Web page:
LOCHRANZA CASTLE HISTORIC ENVIRONMENT SCOTLAND STATEMENT OF SIGNIFICANCE. Property in Care (PIC) ID: PIC090

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1 Property in Care (PIC) ID: PIC090 Designations: Scheduled Monument (SM90206) Taken into State care: 1956 (Guardianship) Last reviewed: 2004 HISTORIC ENVIRONMENT SCOTLAND STATEMENT OF SIGNIFICANCE LOCHRANZA CASTLE We continually revise our Statements of Significance, so they may vary in length, format and level of detail. While every effort is made to keep them up to date, they should not be considered a definitive or final assessment of our properties. Historic Environment Scotland Scottish Charity No. SC Principal Office: Longmore House, Salisbury Place, Edinburgh EH9 1SH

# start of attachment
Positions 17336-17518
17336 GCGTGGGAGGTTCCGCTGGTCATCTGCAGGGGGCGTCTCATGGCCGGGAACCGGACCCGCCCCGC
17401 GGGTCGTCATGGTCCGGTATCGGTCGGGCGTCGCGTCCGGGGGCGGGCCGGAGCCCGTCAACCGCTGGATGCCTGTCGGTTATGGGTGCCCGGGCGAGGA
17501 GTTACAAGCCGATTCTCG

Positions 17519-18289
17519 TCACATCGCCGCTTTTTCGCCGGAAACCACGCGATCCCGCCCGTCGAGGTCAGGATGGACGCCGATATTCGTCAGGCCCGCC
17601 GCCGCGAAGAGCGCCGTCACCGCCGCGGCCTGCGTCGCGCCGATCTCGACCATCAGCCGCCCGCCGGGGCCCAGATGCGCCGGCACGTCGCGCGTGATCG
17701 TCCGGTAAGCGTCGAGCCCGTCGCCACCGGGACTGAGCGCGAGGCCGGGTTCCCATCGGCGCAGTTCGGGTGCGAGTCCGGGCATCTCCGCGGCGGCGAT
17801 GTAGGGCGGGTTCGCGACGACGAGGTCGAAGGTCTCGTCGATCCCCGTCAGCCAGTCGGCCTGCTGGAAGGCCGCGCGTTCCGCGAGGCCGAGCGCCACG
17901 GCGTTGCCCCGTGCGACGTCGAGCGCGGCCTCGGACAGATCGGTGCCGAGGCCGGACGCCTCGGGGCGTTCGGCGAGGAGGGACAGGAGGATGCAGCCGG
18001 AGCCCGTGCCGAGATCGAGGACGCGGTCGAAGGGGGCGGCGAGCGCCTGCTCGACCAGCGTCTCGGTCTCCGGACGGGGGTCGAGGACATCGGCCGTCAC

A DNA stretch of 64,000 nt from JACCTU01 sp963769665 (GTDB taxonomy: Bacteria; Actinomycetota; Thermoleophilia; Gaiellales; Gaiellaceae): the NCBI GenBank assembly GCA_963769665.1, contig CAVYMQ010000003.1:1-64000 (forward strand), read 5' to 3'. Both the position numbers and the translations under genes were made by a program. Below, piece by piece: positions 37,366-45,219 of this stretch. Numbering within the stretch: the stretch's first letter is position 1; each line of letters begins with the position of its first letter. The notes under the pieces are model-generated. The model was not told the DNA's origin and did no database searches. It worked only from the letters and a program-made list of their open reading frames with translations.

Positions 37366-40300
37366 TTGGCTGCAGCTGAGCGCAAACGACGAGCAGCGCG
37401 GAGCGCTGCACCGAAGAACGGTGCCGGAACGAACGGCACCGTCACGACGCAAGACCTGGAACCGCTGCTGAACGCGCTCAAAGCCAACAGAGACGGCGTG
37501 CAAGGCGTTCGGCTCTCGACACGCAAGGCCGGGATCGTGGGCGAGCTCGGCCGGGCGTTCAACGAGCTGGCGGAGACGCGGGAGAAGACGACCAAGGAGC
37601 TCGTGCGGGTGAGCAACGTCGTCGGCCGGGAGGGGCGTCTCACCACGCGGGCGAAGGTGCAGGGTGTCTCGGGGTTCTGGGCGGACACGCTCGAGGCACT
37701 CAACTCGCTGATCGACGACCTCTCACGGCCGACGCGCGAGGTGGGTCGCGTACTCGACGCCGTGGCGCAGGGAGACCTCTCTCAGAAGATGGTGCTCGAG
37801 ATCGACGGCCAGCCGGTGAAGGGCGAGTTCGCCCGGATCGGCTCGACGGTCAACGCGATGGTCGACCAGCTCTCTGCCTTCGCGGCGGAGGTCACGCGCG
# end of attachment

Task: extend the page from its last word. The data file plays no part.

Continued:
2 Historic Environment Scotland Scottish Charity No. SC Principal Office: Longmore House, Salisbury Place, Edinburgh EH9 1SH